This programme delves into the seedy grey market for looted and stolen cultural objects. By combining cutting edge research from the fields of criminology, archaeology, art history, heritage studies, and law, via discussion of compelling case studies, this programme will allow you to explore the criminal networks that function in the area of art crime and what can be done to protect our past and our culture for the future.
You will take three courses across three semesters (includes summer teaching). During each course you will investigate and present an art or antiquities crime case study, produce a portfolio-quality ‘digital artefact’ and write an essay for assessment. Depending on your needs and goals, you can take one of the courses individually or all three to achieve the qualification.
This programme complements careers in the museums and heritage sector, in law enforcement and security, in related fields of law, in fine art and provenance research, and should qualify students to proceed to a full masters degree in archaeology, heritage studies, museums studies, art history, criminology or other related discipline.
There has never been a more important time to study international affairs. Our MSc in International Relations helps you make sense of complex developments in an uncertain political world.
We live in a time of uncertainty; everywhere we look there are huge challenges to the established international order:
Understanding and navigating this complex international environment is a huge challenge for governments, non-governmental organisations, and businesses.
This degree programme will provide you with the knowledge and skills required to make sense of international affairs. The course also has a very strong focus on practical skills, ensuring that you leave St Mary’s with excellent analytical and communication skills.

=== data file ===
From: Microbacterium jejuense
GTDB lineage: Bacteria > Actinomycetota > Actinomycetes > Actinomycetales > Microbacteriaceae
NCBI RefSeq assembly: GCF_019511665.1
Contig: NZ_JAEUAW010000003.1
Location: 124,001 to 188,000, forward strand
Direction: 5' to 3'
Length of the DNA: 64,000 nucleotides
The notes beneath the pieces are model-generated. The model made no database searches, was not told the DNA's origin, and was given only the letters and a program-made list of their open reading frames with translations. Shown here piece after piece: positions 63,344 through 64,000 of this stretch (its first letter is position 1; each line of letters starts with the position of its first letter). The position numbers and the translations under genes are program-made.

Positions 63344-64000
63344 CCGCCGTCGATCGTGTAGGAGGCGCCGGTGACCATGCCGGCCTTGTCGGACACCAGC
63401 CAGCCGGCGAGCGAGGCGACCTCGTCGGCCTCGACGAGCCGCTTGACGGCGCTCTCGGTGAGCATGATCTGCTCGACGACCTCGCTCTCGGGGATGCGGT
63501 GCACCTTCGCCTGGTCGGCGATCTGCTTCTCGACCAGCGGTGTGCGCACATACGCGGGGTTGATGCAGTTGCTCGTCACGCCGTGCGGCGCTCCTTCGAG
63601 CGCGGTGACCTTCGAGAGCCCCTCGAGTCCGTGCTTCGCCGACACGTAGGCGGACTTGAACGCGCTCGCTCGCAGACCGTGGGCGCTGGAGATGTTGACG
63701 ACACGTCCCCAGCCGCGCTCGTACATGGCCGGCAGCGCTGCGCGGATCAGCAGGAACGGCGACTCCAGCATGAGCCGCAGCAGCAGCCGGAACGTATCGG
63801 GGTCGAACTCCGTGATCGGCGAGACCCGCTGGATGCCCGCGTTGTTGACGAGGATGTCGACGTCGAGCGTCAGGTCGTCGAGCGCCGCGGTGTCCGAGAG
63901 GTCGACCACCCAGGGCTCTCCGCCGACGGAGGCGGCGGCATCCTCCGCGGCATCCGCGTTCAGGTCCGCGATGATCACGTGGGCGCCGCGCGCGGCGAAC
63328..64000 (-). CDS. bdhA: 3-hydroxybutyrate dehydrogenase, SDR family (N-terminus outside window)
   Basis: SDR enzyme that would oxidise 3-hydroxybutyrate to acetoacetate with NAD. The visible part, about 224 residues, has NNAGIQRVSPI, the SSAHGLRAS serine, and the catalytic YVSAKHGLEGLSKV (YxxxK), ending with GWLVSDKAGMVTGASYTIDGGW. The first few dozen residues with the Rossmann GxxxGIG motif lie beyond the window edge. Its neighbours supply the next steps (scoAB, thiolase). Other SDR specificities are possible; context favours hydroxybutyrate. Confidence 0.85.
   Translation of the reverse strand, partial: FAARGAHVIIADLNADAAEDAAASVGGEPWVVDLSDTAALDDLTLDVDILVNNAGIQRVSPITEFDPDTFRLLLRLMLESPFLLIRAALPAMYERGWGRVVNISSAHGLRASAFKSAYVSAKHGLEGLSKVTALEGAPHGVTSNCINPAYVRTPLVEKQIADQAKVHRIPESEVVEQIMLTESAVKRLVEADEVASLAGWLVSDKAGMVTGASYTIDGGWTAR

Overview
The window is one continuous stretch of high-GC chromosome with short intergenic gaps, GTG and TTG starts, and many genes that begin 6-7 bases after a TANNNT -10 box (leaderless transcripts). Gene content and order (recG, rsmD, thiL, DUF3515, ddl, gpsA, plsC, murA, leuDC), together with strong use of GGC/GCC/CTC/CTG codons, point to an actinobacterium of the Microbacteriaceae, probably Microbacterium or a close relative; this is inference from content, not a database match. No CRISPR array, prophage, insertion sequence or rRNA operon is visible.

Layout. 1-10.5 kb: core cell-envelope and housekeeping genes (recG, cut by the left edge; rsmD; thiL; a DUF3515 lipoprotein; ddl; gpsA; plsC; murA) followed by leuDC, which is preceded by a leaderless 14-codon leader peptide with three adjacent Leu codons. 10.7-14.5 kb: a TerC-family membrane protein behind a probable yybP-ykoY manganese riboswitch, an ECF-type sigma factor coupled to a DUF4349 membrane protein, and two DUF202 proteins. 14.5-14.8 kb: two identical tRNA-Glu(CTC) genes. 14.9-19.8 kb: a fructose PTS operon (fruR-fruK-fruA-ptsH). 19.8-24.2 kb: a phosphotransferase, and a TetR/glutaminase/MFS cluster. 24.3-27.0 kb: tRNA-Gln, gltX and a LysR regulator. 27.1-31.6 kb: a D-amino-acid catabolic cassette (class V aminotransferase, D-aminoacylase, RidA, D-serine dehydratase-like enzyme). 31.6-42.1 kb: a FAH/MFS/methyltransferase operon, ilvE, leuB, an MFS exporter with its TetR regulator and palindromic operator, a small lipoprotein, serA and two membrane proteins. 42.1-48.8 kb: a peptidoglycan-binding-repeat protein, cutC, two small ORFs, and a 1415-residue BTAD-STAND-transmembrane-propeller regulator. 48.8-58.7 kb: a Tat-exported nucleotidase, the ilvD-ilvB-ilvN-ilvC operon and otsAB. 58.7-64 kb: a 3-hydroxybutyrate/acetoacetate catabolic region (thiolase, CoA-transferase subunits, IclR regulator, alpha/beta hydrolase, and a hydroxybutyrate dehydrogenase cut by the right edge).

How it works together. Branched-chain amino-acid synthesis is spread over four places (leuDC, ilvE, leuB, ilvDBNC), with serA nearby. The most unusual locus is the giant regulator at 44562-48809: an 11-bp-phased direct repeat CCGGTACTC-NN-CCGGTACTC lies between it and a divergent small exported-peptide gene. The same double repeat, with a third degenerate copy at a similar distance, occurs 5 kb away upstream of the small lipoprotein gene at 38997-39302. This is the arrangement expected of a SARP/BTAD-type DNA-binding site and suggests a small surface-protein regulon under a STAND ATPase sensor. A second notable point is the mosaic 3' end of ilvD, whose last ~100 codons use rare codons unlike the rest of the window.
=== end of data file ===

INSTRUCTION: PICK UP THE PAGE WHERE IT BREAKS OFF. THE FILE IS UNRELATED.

St Mary’s University has exceptional expertise within the international relations sphere, including recognised scholars in the fields of conflict and diplomatic studies.
Prof James Ker-Lindsay, who has written extensively on foreign policy and conflict resolution, is a leading authority on secession and recognition in international politics. He has a practical background in international affairs, having worked at the Foreign Office and at the Royal United Services Institute (RUSI). Prof John Charmley is one of Britain’s leading diplomatic historians.
We are home to the Centre for the Study of Modern Slavery, one of Britain’s leading research units in the fields of organised crime and human trafficking. It has links to a range of external partners, including policy-makers, academic institutions, campaigners, international organisations and NGOs.
Our outstanding team of visiting professors include:
Please note: this programme is subject to validation.
Do you want to understand the role of Mexico in the cocaine trade, why a Dutch multinational dumps waste on an African country, or how young Dutch Muslims are recruited for fighting in Syria? Are you curious about phenomena such as Internet fraud, food criminality or mobile banditry? Old and new forms of global crime are rapidly expanding, as are the means to control it. The Netherlands serves both as a major crossroad in the illegal flow of goods, people and services and as a key host for international organisations such as Europol, Greenpeace and the International Criminal Court. Drug trafficking, human trafficking, international terrorism, corruption, environmental harm, financial and corporate crime and conflicts over natural resources all have global dimensions. Tackling these issues requires modern instruments that transcend national boundaries.